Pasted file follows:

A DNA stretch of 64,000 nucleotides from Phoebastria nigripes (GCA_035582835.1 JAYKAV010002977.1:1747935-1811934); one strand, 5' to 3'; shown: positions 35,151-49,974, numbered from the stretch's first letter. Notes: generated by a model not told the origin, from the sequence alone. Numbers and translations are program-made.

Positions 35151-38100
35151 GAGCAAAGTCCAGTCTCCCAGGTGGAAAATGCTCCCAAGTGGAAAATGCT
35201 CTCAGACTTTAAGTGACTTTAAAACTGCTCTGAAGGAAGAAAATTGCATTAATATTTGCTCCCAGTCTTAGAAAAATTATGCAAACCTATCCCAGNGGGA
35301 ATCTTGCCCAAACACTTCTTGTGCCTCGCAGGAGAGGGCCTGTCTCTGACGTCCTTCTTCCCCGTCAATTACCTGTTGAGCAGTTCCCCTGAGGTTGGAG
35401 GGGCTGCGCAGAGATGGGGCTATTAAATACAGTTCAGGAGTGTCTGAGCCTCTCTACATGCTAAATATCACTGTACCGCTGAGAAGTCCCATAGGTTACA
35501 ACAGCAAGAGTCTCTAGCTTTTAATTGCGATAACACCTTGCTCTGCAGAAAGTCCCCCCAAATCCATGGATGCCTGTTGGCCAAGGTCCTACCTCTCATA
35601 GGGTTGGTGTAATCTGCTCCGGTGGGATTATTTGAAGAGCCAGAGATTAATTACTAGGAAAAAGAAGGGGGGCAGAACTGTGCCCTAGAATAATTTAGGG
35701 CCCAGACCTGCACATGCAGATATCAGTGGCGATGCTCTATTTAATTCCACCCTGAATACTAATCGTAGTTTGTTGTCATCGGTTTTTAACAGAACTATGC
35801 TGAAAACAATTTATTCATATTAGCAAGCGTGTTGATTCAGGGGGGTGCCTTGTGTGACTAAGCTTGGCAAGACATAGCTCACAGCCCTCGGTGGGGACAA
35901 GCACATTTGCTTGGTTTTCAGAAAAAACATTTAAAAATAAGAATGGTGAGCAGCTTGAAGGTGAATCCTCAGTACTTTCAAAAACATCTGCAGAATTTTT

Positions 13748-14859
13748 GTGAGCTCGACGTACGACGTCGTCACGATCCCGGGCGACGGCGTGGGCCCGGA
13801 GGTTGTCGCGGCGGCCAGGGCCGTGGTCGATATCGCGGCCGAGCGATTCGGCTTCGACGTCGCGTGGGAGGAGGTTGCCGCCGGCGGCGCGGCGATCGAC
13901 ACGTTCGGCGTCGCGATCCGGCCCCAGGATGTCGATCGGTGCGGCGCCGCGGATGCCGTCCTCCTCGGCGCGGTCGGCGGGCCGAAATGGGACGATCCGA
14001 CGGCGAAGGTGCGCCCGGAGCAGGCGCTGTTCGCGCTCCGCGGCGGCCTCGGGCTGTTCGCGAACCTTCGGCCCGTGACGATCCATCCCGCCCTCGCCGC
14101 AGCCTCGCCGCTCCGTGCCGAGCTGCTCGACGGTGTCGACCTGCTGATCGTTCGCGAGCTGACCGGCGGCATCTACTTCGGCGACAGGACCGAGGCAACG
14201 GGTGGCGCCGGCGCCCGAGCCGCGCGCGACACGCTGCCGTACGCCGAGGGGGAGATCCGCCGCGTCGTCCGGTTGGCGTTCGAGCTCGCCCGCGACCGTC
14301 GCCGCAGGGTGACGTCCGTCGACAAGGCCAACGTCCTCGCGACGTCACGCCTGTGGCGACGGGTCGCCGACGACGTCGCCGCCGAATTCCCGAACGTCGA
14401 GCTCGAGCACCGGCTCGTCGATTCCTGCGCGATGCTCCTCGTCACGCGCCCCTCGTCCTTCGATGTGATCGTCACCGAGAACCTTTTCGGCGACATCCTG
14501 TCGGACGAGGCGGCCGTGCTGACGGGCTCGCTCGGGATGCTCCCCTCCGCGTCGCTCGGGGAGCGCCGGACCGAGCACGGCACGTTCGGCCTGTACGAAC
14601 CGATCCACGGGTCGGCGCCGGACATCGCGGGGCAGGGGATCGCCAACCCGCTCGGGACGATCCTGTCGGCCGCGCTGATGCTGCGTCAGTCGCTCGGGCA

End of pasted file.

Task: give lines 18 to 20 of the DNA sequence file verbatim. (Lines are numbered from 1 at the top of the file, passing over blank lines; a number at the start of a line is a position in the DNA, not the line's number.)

14201 GGTGGCGCCGGCGCCCGAGCCGCGCGCGACACGCTGCCGTACGCCGAGGGGGAGATCCGCCGCGTCGTCCGGTTGGCGTTCGAGCTCGCCCGCGACCGTC
14301 GCCGCAGGGTGACGTCCGTCGACAAGGCCAACGTCCTCGCGACGTCACGCCTGTGGCGACGGGTCGCCGACGACGTCGCCGCCGAATTCCCGAACGTCGA
14401 GCTCGAGCACCGGCTCGTCGATTCCTGCGCGATGCTCCTCGTCACGCGCCCCTCGTCCTTCGATGTGATCGTCACCGAGAACCTTTTCGGCGACATCCTG